The pharma industry’s love for mergers and acquisitions is not something new. Companies have in the past taken this route to grow. But while the M&A frenzy had almost always been restricted to the US and Europe, what’s notable now is that India too is getting its share of the action.
With Dai-Ichi Sankyo snapping up Ranbaxy Labs, Frensius Kabi buying Dabur Pharma and Mylan now seeking to de-list Matrix Labs, M&A activity in the Indian pharma space is beginning to pick up speed. We take a look at what’s driving the industry’s consolidation moves and what implications this can have on Indian pharma stocks.
Of products and patents
The current spate of mergers and acquisitions has mostly been driven by the need for global pharma majors to deal with receding product lines and patent expiries. According to Data Monitor, the top-50 global pharma companies face patent expiries on 36 drugs worth $115 billion from 2007-2012, leaving them open to incursion by generic players.
The recent Pfizer-Wyeth deal is a case in point. Driven by the need to combat revenue slippages, Pfizer acquired Wyeth in January 2009 as it otherwise would have seen a significant dent in revenues from the expected arrival of generic versions of its blockbuster cholesterol drug Lipitor in 2011.
With global revenues of $12.4 billion, this drug alone accounted for over 28 per cent of Pfizer’s total prescription pharmaceutical sales in 2008. Merck and Co.’s merger with Schering-Plough can also be partly explained by a similar threat of declining sales. Four of its brands (Singulair, Cozaar/Hyzaar, Fosamax and Zocor) were slated to take on generic competition post-expiry. Pfizer estimates the off-patent prescription drugs market, worth about $270 billion now, to nearly double to more than $500 billion in the next five years, highlighting the growing clout of generics.
Going gaga over generics
The lure of getting on the generics bandwagon also drove Sanofi-Aventis SA to acquire the Czech pharmaceutical firm Zentiva N.V, which markets generic drugs in Central and Eastern Europe. Dai-Ichi Sankyo’s purchase of majority stake in Ranbaxy was also driven by similar motives. The deal between Pfizer and the Indian generic player Aurobindo Pharma also underscores a similar trend.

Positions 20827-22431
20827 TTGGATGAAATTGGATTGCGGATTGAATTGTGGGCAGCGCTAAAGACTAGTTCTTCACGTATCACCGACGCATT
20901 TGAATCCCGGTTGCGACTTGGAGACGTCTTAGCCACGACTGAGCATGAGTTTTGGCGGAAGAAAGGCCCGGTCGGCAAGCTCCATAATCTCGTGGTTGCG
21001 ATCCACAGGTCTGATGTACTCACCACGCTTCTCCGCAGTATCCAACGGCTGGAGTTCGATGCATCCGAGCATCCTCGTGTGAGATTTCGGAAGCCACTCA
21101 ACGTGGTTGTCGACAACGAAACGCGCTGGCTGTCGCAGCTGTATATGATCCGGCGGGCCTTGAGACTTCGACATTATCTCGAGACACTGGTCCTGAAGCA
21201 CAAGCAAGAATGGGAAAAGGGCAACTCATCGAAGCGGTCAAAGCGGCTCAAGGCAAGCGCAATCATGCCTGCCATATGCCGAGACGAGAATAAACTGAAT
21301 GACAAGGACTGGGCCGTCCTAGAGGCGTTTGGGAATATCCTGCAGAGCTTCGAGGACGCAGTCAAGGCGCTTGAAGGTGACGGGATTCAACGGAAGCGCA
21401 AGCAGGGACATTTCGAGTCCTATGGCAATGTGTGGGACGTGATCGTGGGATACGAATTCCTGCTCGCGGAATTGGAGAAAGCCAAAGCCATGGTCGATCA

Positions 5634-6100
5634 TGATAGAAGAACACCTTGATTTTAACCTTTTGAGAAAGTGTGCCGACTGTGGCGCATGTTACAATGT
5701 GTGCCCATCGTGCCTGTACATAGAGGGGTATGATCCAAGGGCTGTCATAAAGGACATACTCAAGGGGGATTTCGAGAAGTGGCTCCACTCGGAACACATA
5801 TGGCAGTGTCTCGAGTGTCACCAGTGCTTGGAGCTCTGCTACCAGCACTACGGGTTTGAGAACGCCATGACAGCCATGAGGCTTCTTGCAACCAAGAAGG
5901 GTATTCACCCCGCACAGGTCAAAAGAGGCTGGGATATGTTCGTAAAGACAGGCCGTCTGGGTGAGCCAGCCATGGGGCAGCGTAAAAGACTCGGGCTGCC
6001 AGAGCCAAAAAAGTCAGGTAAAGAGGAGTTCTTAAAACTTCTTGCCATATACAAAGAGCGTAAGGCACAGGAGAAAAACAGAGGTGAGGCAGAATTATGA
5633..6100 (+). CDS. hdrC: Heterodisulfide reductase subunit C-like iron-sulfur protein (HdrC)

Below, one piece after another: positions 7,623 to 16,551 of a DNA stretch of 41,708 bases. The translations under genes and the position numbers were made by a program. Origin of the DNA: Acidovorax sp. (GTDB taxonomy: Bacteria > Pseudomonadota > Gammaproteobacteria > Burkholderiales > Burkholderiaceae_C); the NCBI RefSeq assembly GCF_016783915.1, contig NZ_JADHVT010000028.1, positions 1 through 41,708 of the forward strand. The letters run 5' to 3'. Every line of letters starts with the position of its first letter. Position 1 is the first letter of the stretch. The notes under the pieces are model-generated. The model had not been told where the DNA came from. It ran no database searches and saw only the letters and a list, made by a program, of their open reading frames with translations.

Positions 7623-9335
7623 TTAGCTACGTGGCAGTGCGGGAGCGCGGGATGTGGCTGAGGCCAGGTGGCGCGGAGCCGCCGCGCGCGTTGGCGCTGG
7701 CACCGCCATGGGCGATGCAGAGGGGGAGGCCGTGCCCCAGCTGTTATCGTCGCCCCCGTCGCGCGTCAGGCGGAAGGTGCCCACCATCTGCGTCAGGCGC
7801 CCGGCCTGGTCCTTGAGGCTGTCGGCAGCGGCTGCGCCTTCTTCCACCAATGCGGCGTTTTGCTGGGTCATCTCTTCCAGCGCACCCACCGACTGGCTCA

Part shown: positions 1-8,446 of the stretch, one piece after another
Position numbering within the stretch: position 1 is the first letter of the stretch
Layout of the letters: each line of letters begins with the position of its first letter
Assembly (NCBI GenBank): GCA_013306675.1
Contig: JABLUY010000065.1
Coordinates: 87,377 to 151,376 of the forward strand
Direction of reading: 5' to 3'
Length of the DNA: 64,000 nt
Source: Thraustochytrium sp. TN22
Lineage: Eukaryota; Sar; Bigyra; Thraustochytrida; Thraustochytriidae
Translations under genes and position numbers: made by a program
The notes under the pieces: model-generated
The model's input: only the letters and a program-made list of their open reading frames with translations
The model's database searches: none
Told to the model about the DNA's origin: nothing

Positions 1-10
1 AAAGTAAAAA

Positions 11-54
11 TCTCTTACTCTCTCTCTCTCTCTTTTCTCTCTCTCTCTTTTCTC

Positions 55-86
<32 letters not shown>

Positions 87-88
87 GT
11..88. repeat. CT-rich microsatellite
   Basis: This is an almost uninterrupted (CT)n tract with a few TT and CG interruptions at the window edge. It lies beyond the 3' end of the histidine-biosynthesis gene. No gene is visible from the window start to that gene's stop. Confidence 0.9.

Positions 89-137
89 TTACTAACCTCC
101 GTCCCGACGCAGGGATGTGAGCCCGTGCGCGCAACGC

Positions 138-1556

This deal will provide Pfizer ready access to the growing generics market even as Aurobindo Pharma will benefit from greater revenue visibility and improved cash-flows. However, such marriages of convenience are not new to the pharma industry. Switzerland-based Novartis has sold generics for many years through its Sandoz unit, which in turn has continued to grow through acquisitions in the generics space. But what’s notable is that this trend appears to be gathering momentum in India too. Besides Ranbaxy-Dai-Ichi deal, other instances that reinforce this trend are Sun Pharmaceutical’s relentless efforts to take over the Israel-based generics drug company Taro, or the speculated bidding war for Piramal Healthcare between Sanofi and GlaxoSmithKline (later declined by Piramal), and latest in the offing — Mylan’s announcement to de-list its subsidiary Matrix Laboratories.
Buying into or striking partnership deals with the Indian companies’ promises global pharma companies’ access to the former’s low-cost production and R&D capabilities and seamless entry into the fast-growing emerging as well as domestic market.
What also strengthens the case for Indian generics is their stable growth outlook. According to pharmaceutical research firm ORG IMS Research, the Indian pharma industry is likely to grow by 12-13 per cent in 2009. While this is shade lower than its earlier growth projections for the industry (14-15 per cent), it still appears healthy considering that the global pharma growth has been declining in the past five years.